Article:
A/C Condensing Unit size & blower motor


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Old 05-28-07, 02:04 PM
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A/C Condensing Unit size & blower motor

We live in a 2300 square foot home with high ceilings. The a/c is a condensing unit outside 3 ton, and a blower unit in the attic. It is 10 years old. I think it is about time to upgrade the system.

I think the 3 ton should be a 4 ton unit. Can I just replace the condensing unit outside with a new four ton unit or does the air return intake coils/blower motor unit thing have to be replaced also?

What is the average cost to have them both replaced? The a/c unit we have now barely keeps up during the summer months here in Texas.

What are the best brands? Thanks for any info.
 
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Old 05-28-07, 02:13 PM
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Unit size

You need to do or have done a manual J heat gain calculation. This will tell you how much cooling you need.

The indoor unit would need to be replaced as well, most likely even if you stayed with 3 tons, the indoor section woudl need to be replaced to get the increased efficiency out of the new outdoor unit. If you go to a larger unit, some ductwork may also be involved since you will need to move more air.

The best brand is whatever the best installer uses. I would rather have the cheapest equipment installed by the best installer than the "best" equipment installed poorly.

Costs vary widely from area to area & job to job to even begin to guess at a cost for your job.
 
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Old 05-28-07, 06:46 PM
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thank you for the excellent advice. so the equipment is about the same across the board as long as the numbers run the same..the best installer is the key.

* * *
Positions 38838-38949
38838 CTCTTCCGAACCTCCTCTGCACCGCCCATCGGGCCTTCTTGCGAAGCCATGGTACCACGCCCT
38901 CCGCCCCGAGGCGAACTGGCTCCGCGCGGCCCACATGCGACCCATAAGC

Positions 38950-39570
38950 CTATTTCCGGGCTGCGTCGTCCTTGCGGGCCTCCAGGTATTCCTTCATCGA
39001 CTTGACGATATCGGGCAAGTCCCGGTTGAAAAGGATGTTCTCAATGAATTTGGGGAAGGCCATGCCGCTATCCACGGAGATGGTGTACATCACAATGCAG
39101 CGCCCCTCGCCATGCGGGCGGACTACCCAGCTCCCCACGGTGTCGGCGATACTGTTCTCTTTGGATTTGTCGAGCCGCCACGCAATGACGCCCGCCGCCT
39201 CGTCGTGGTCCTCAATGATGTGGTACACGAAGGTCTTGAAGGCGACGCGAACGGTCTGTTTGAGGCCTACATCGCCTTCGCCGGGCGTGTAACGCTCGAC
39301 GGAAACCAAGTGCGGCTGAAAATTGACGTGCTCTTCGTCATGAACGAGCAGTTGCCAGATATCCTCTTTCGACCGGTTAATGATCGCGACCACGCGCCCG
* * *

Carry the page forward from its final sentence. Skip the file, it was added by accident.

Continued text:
I wonder how you find out who is the best installer? I know they have to be certified in Texas, but only for the freon capture, etc.

Ok, so I call up three companies and have them come out to give me a estimate on a new condensing unit and return air unit.
Even with an estimate I will not know if they are a good installer. dang. I used to be a property manager for 11 years and know it when I see it done. Yet what do you say in the middle of something you are purchasing...hey stop, you don't know what you are doing...

How much does it cost to have the J heat gain caculation done? Is it that important to have this done?

Makes me want to go to a/c school and get certified. Used to be engaged to a man and his family business was a/c. He taught me alot about the process of air flow and cooling, and also about "doing the job right". Extremely important. He did all the duct work in my old house and didn't fall through the ceiling or anything Miss him. He died a few years back 03 and young age of 37...

ok, focusing now. I will ask his Mom. She can ask hubby who owns the company. I don't live anywhere near there, so he can't do the work. Yet he might know someone here in town.

If you know how to pick a good installer let me know. I really don't know how to do that. Thanks again...Susan
 
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Old 05-28-07, 08:23 PM
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Wink

Might call the BBB there. Ask people around therewho they have work on there AC. Get 3 bids. They should run the heat loss and AC load on the home for you. Also check the duct work to see if it can take a 4 ton set up .Down there you might look into a heatpump.
go to http://warmair.net compare fuel cost for there

If you will stay in this home for the next 10 years. Down there might go for a seer of 15 are over . With that you can greet a tax credit from the IRS If you put it all in new you can get a 10 year warranty on all parts .
 
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Old 05-29-07, 11:40 AM
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The heat pump is actually in the system we own now. The previous owners did not like it at all. They completely had the heat pump wires and functions all disconnected. The heat is a gas furnace. No heat pump working and we don't want a heat pump. The cost of running the compressor for heat seems unnecessary here and the compressor being used more hours. WE barely have any days that are cold at all. The air conditioner runs year round here.